This week, we’re looking at a title that had been on my running list of things to share on the blog. I don’t remember how it got on the list or indeed, how I came across the title in the first place, but, with more than 4,700 titles in the History of Food & Drink Collection, that can be the case a lot of the time. If you look at the catalog record for this week’s feature, it reads Fellows’ Menu Maker; Suggestions for Selecting Menus for Hotels & Restaurants… When you get to the title page, we may have a new competitor for longest title:
So, that’s Fellows’ Menu Maker; Suggestions for Selecting Menus for Hotels & Restaurants, with Object of the Changing from Day to Day to Give Continuous Variety of Foods in Season. A Reminder for the Breakfast, Luncheon, Dinner, and Supper Cards, Together with Brief Notations of Interest to the Proprietor, Steward, Headwaiter and Chef. An Exposition of Catering Ideas Calculated to Popularize Public Dining Halls…A Chapter Devoted to the Most Popular Soups, Fish, Boiled Meats, Roasts and Entrees. Also a Department for Banquet Bills of Fare and Suggestions for Dinner Party Menus…The Book Supplemented with an Exposition of Menus and Editorial Matter Relating to Menu Compilation Reprinted from The Hotel Monthly.
Fellows compiled a book that contained notes on menu planning from his experience combined with menus from other restaurants, short articles of food related interest, and even a few cartoons. On the whole, an interesting mix.
Although Fellows’ Menu Maker; Suggestions for Selecting Menus for Hotels & Restaurants… is the only of Fellows’ titles in our collection, he was the author of two other books: A Selection of Dishes and the Chef’s Reminder: A High Class Culinary Text Book and The Culinary Handbook. (On a side note, this Charles Fellows shouldn’t be confused with Sir Charles Fellows, an archaeologist and traveler who was somewhat more prolific, which WorldCat kept trying to do to me, when I well knew the difference!) Fellows did his research and must have reached out to many colleagues to solicit content.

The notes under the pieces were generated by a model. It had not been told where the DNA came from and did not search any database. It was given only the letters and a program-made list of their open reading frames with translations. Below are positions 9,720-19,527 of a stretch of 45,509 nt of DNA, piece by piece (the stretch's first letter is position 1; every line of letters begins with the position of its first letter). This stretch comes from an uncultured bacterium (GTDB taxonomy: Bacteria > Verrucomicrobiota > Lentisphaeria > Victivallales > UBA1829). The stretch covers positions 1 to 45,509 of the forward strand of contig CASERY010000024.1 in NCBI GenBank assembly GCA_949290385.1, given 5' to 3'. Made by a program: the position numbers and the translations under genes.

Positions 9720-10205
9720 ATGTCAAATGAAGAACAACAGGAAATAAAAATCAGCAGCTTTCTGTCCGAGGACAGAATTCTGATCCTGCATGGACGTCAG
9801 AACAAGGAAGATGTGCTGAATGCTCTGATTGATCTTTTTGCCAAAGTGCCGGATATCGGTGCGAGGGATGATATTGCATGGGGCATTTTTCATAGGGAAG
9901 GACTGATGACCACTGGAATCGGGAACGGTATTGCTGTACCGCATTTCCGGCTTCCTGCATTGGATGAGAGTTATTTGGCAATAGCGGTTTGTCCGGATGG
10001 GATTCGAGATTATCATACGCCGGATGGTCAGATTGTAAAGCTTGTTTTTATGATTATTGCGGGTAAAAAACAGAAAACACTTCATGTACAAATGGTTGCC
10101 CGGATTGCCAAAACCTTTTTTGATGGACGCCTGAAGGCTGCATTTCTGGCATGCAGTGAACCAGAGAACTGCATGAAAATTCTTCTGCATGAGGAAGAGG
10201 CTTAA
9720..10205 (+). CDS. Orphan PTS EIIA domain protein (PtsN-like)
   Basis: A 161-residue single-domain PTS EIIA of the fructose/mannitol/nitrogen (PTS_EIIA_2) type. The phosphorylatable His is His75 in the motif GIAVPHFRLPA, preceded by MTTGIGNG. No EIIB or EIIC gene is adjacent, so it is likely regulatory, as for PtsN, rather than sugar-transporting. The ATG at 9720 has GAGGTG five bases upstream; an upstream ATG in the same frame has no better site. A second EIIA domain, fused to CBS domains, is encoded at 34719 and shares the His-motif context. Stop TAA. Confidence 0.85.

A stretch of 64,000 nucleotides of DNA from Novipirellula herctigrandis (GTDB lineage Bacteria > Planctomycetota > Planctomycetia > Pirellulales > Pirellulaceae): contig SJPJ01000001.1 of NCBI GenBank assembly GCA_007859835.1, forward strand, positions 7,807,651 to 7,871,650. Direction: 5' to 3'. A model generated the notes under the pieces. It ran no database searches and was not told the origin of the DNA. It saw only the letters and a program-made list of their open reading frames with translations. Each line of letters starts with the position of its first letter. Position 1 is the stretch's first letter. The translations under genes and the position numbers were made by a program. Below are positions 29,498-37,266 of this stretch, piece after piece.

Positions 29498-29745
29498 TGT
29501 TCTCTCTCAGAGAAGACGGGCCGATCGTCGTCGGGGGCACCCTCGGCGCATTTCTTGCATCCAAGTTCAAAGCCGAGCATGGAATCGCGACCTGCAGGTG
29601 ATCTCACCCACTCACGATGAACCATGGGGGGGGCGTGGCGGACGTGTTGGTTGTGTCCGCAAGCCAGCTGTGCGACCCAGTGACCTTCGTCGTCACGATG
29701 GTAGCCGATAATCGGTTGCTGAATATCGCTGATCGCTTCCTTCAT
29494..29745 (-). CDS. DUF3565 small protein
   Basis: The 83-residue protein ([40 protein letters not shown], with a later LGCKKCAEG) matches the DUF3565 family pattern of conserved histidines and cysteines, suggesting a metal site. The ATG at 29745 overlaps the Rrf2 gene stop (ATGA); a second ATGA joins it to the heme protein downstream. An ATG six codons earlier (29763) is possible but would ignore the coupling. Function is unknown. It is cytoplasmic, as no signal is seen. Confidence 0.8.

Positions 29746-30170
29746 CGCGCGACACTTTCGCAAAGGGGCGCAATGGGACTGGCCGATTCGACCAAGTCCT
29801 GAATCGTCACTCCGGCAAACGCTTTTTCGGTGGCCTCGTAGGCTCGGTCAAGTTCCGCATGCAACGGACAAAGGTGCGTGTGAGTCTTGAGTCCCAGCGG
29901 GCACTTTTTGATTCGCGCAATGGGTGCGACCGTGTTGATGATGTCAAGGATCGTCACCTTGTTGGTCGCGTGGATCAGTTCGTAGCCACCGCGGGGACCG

While we don’t know much about its reception at the time, from a historical perspective, this book gives us all kinds of exciting background. It tells us about what restaurants were serving and how, it can give us a comparison between restaurants whose menus were printed here, it gives us insight into some business practices (there’s a short article about how to keep wait staff from “short checking,” for example), and it shows us an economic snapshot of different types of restaurants from the period. Plus, it’s just plain interesting!
Since it was published in 1910, it is out of copyright now. You can visit us to look at our copy, but if you’re not nearby, you can also find it online through Cornell University’s Home Economics Archive: Research, Tradition and History (HEARTH). You know, for all your hotel menu planning needs. 🙂